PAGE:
Tag Archives: accommodation

On the Great Blasket Island, Co Kerry

Great Blasket Island tweetz:

** Job Vacancy **

A unique position required – looking for long-term management of Island Accommodation and Coffee Shop.

Couple or two friends. 1st April 2020 – October 2020 accommodation and food provided. Email Alice on info@greatblasketisland.net for more information.

Go on.

Do it!

Great Blasket Island

Google offices on Barrow Street, Dublin 4

Ronald Quinlan, in The Irish Times, reports:

Google has entered into talks in relation to the rental of all 202,000sq ft (18,766sq m ) of space at the Sorting Office, the seven-storey office block being developed in the Dublin docklands by Pat Crean’s Marlet Property Group.

Should a deal be agreed, the accommodation at the Sorting Office would provide Google with enough room to grow its existing 8,000-strong Dublin-based workforce by up to 2,000 employees. A spokesperson for Google declined to comment.

The news of Google’s negotiations with the Sorting Office’s Singapore-headquartered owner, Mapletree Investments, comes just three weeks on from The Irish Times reporting of the US tech giant’s agreement to lease more than 75,000sq ft (7,000sq m) of office space in Block I at Green Reit’s Central Park scheme in Sandyford, Dublin 18.

Google in talks for new Dublin docklands offices (Ronald Quinlan, The Irish Times)


Aaron Burke, president of GMIT Students’ Union, and Megan Reilly, president of NUI Galway Students’ Union

This afternoon.

NUI Galway Students’ Union and GMIT Students’ Union write:

“As luxury student accommodation appears across the city, it seems students would be better off taking out a mortgage instead of renting in the current climate.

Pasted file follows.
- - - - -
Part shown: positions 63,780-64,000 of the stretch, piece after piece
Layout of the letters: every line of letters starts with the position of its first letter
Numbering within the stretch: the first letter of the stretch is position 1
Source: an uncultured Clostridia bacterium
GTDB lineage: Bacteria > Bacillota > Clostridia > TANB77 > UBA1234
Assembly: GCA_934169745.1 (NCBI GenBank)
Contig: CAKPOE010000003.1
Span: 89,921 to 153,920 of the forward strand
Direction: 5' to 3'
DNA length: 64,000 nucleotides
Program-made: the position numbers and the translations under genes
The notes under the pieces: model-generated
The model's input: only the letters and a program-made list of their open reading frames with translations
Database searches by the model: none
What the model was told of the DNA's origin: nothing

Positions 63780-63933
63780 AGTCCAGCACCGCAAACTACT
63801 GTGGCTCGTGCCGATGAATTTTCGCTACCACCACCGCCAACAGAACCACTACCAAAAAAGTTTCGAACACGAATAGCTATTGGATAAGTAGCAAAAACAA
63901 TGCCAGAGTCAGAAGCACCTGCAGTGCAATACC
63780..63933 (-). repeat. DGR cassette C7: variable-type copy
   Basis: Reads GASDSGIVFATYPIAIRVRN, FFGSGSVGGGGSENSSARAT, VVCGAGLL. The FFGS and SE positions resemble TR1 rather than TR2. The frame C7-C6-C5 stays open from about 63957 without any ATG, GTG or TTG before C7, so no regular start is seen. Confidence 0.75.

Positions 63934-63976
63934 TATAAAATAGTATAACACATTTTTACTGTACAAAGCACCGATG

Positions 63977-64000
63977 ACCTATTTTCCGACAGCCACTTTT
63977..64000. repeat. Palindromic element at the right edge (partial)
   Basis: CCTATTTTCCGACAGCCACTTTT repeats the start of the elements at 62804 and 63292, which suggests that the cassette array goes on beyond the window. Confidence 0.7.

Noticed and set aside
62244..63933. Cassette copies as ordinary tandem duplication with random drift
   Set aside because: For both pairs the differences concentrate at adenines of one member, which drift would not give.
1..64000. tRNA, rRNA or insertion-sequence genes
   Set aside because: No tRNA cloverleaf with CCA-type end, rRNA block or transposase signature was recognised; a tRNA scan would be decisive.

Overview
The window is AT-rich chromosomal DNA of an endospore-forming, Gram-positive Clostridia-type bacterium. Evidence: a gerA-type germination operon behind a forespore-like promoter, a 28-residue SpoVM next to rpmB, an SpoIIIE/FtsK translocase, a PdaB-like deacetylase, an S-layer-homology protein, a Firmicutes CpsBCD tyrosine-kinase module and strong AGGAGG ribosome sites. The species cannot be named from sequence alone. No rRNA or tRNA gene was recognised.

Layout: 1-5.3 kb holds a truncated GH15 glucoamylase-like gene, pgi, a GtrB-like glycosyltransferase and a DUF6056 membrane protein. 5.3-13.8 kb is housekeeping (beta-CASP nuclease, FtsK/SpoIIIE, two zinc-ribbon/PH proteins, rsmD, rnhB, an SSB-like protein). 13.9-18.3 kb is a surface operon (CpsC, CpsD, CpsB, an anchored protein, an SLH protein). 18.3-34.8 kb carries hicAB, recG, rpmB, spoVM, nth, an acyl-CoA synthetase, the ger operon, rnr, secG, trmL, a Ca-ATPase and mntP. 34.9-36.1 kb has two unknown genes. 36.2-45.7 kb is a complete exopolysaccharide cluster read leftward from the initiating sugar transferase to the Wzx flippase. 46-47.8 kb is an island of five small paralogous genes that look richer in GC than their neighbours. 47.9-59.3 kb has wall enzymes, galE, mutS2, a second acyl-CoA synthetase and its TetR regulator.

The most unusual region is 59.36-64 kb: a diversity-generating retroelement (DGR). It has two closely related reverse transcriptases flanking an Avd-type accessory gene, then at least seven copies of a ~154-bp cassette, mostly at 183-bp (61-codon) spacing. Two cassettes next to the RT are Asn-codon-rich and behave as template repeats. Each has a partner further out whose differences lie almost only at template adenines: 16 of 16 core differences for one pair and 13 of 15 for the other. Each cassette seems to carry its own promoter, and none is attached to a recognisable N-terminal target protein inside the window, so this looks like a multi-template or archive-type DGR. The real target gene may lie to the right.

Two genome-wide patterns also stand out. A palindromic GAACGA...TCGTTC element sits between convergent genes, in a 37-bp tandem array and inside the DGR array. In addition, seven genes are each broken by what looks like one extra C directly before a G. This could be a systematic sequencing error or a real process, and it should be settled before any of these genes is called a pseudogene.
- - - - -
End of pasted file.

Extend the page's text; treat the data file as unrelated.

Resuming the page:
“Today, NUI Galway Students’ Union and GMIT Students’ Union have strongly criticised prices of ‘luxury’ student accommodation popping up across the city.

“This comes after new student accommodation has been advertised on the market at €250 per week in the city centre and from another complex directed towards students on Bohermore at a price of €200 per week.

“…Both unions, together with the One Galway Movement, are planning a Crisis Campout in Eyre Square on Tuesday the 11th of September to shed light on the need for purpose built student housing and social housing in general.”

Thanks Joanna Brophy


Property Description:Two Bedroom Small Cabin Accommodation perfect for a Couple in a beautiful farm setting just 5 minutes outside Kells. NO BILLS OR RENT – In return we are looking for a couple to help out on our farm – Female – must be good with children and reliable – approx 10 hours babysitting and house help per week. Good English Essential . Male – must be willing to help out with farm work for approx 10 hours per week – feeding animals – cleaning sheds – garden maintenance etc. Parking for Car and own outdoor space included. One Year Minimum. References Essential. Deposit Required.


Maperath, Kells, Co, Meath (Daft.ie)

(Thanks Caoilín Rafferty)


Cars block a JCB from working on a site earmarked for the Travellers left homeless by a fire at a halting site in Carrickmines at the weekend; and Martin Collins

Further to the blockade at Rockville Drive in Carrickmines, Dr Gavin Jennings spoke to Martin Collins, co-director of Pavee Point, this morning on RTÉ’s Morning Ireland.

Dr Gavin Jennings: “Those who were left homeless, by Saturday’s halting site fire, where are they now?”